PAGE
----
Jigsaw is the eighth movie in the Saw franchise. A movie I thought would not see the light of day, at least not in a true sequel version. With Jigsaw dying in part 3 the Saw franchise could have been a very decent trilogy. But since Saw was a golden goose they made four more movies. After Saw 3D there was seemingly no way they could squeeze more money out of it, or so I thought. Rumors about a new Saw movie have been floating ever since, but the series seemed to have had its run. Then again, this is Hollywood where Spider-man has been rebooted twice now in just a couple of years. So after a hiatus of seven years we are treated to a new Saw movie. The most surprising aspect: it’s not a reboot but a pure straight up sequel.
Jigsaw starts off with a low budget police chase you often see in cop shows. It even has a car crashing into water barrels. Something I haven’t seen in quite some time. The police chase some guy who turns out to be part of Jigsaw’s latest game. This puts the police on his trail and has them questioning how this is possible since Jigsaw is dead.
Meanwhile in a remotely located barn there is a group of individuals who find themselves part of said game. You know the drill: they have to go from room to room and solve a puzzle which requires at least some form of body mutilation. But with Jigsaw (supposedly) dead, who is doing this?
Seven years is a long time. Long enough to create a fresh and invigorating approach to the series. Especially since no one of the previous movies is involved in this installment. I had a lot of hope that Jigsaw would surprise me. Sadly, my hope was quickly crushed as Jigsaw turned out to be just another sequel following the same routines we have already seen 7 times before.
We have seen the whole set-up multiple times now. Not only in Saw but also in movies like Cube in which a group of people must kinda work together in order to get out of a trap alive. From that point of view Jigsaw brings nothing new to the table. But if the traps and tests are done right you could still have a good Saw movie. Guess what: they aren’t.
The traps are really convoluted since they often depend on a certain person standing in a certain place. I can understand that people are in a lot of stress, but in some cases people never seemed to do the most obvious thing. Take the very first trap for instance: people are chained from their neck and pulled slowly towards a wall full of circular saws. They also have a bucket on their heads of which the function is never explained. All Jigsaw requests is an offering of blood, no matter how little. As they are slowly pulled nobody just picks up the chain, walks to the wall and tries to cut the chain with one of the saws.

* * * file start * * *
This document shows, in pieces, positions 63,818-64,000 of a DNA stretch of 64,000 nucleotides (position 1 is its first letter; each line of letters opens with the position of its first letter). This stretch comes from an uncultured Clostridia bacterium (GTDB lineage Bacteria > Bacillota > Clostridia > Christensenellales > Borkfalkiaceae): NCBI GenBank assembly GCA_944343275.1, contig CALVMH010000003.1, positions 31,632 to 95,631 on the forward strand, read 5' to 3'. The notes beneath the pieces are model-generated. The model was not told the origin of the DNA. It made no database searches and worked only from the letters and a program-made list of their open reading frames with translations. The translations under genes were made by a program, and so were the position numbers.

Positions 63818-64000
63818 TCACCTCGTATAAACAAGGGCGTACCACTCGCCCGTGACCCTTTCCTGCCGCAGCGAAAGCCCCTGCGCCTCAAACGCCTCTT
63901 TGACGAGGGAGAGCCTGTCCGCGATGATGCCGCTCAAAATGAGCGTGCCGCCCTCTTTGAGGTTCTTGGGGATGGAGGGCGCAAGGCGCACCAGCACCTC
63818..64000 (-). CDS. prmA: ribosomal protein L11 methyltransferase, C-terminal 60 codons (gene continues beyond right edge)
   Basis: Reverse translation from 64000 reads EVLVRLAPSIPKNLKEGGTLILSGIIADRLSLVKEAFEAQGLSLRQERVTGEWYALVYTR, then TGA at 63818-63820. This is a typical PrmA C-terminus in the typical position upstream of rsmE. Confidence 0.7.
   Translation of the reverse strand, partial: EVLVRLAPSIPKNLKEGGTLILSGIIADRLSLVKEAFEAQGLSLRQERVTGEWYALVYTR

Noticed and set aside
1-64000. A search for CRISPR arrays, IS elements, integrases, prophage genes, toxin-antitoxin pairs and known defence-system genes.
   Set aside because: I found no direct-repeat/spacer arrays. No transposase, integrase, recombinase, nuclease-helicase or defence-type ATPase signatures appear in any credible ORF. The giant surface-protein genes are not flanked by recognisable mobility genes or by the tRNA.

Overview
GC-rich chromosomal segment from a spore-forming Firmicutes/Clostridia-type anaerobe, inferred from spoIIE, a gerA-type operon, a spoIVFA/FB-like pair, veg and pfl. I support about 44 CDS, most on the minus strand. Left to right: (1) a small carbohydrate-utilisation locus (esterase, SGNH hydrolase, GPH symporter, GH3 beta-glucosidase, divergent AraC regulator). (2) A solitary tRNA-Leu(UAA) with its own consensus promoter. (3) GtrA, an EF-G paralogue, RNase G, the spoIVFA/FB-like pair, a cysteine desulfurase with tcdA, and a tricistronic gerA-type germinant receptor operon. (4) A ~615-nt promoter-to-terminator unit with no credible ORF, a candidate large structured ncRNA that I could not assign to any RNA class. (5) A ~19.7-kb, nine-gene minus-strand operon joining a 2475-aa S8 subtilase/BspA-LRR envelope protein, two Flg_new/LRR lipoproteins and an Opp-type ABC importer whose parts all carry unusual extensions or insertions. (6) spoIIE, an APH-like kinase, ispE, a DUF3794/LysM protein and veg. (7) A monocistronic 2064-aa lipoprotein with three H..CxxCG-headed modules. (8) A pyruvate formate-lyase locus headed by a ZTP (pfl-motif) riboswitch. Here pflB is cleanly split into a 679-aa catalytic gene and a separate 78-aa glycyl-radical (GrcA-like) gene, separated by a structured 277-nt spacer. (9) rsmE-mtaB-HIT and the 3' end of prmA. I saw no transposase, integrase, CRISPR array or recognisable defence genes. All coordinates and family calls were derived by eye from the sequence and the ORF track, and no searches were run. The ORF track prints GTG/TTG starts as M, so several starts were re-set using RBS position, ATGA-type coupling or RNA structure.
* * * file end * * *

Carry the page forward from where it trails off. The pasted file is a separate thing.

The traps also require them to go from room to room, each presenting them with a new trap. Why even go into the next room? At least try to stay at an already cleared room and see what happens. Not these people, they just go from room to room like lambs to a slaughter.
The original Saw pulled off a twist ending few people saw coming. When the second one also had a twist ending it burdened the franchise of having to incorporate a twist ending in each installment. This made most of the plots rather convoluted and some of the reveals just felt forced. This is also the case here. Even though they tried, I never found the twist to be all that airtight. It required the perpetrator to be able at multiple places at several times. There is also one scene in which it is fairly obvious the bad guy is switching something. This basically puts a big sign above his head saying “I’m the killer”.
In the end Jigsaw is just another Saw movie. It’s less gory this time, but other than that it brings nothing new to the table. It even opens the door to even more Saw movies. So with a little bit of bad luck I’m writing another review this time next year.